A community for students.
Here's the question you clicked on:
 0 viewing
GiggleSquid
 3 years ago
Need your help again rkfitz053!
GiggleSquid
 3 years ago
Need your help again rkfitz053!

This Question is Closed

GiggleSquid
 3 years ago
Best ResponseYou've already chosen the best response.0trying to write it in standard form. i got 4(x^28x) + (y^212y)=36 so far

rkfitz053
 3 years ago
Best ResponseYou've already chosen the best response.1Start by gathering all like terms so the equation looks like this (you got this one.):\[4x^28x+y^212y=36\] Then start by completing the square (take 1/2 of the coefficient on the x term and square that, then add it to the end, make sure you also add it to the right side. And multiply that 4 to the 1 you added) for the x terms and the y terms: \[4(x^2+2x+1)+(y^212y+36)=4\] Now you have two perfect square trinomials and you can factor those and divide all terms by 4 to end up with: \[(x+1)^2  (y6)^2/4=1\] Can you figure out the centre from there?

GiggleSquid
 3 years ago
Best ResponseYou've already chosen the best response.0ya its 1,6 right? thanks!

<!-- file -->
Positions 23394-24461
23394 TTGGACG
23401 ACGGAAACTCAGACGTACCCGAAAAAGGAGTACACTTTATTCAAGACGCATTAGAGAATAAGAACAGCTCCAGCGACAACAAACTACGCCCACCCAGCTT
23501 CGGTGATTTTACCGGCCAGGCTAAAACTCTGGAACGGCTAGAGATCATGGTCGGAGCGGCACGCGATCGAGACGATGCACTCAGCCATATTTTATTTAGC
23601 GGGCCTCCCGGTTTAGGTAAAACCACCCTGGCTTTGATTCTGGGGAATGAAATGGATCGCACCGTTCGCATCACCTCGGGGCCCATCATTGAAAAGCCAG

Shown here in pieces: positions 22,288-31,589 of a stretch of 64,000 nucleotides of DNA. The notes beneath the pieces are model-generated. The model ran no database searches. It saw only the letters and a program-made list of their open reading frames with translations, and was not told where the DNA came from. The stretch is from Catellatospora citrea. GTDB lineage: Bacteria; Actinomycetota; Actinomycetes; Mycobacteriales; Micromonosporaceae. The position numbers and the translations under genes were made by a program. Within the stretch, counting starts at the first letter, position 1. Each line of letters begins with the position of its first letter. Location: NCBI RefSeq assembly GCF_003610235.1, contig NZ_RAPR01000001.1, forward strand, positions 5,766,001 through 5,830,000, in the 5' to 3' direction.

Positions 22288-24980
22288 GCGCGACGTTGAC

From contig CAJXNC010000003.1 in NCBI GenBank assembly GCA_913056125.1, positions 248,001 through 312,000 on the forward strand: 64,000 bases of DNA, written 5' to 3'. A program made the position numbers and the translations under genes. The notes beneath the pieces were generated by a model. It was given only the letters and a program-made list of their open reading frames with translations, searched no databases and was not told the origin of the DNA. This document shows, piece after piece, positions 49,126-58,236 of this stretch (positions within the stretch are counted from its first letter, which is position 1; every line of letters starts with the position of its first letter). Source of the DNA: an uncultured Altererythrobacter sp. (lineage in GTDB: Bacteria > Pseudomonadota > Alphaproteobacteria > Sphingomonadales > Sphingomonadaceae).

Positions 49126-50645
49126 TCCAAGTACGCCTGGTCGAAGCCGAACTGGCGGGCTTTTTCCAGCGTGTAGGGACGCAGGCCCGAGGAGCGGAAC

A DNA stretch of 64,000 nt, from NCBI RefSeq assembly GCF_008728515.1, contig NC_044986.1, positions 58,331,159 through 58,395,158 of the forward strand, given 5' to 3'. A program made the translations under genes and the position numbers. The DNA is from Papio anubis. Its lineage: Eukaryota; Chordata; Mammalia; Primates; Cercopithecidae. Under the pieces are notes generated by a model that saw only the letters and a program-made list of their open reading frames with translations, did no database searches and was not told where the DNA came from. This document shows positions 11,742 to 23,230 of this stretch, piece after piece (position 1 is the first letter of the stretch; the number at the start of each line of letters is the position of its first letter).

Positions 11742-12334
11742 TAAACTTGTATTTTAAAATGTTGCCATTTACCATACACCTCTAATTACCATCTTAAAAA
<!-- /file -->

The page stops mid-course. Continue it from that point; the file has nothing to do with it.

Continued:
rkfitz053
 3 years ago
Best ResponseYou've already chosen the best response.1The trickiest part is always remembering to multiply what you add by the factor that you took out before (multiplying 4 to 1 when completing the sq)

GiggleSquid
 3 years ago
Best ResponseYou've already chosen the best response.0how do i find the vertices? i'm better with ellipses :/

rkfitz053
 3 years ago
Best ResponseYou've already chosen the best response.1Your vertices are going to be a distance of 'a' away from the center. Remember the std eqn for hyperbolas: \[x^2/a^2y^2/b^2=1\] so you just have to take the sqrt of what the first term is divided by. In your question a^2=1

rkfitz053
 3 years ago
Best ResponseYou've already chosen the best response.1The foci are almost the same as ellipses too...it's just \[c=\sqrt{a^2+b^2}\] They're added now because the foci points are on the outside of the vertices, rather than inside an ellipse.

rkfitz053
 3 years ago
Best ResponseYou've already chosen the best response.1Vertices are the same as ellipses and foci you add instead of subtract.
Ask your own question
Sign UpFind more explanations on OpenStudy
Your question is ready. Sign up for free to start getting answers.
spraguer
(Moderator)
5
→ View Detailed Profile
is replying to Can someone tell me what button the professor is hitting...
23
 Teamwork 19 Teammate
 Problem Solving 19 Hero
 Engagement 19 Mad Hatter
 You have blocked this person.
 ✔ You're a fan Checking fan status...
Thanks for being so helpful in mathematics. If you are getting quality help, make sure you spread the word about OpenStudy.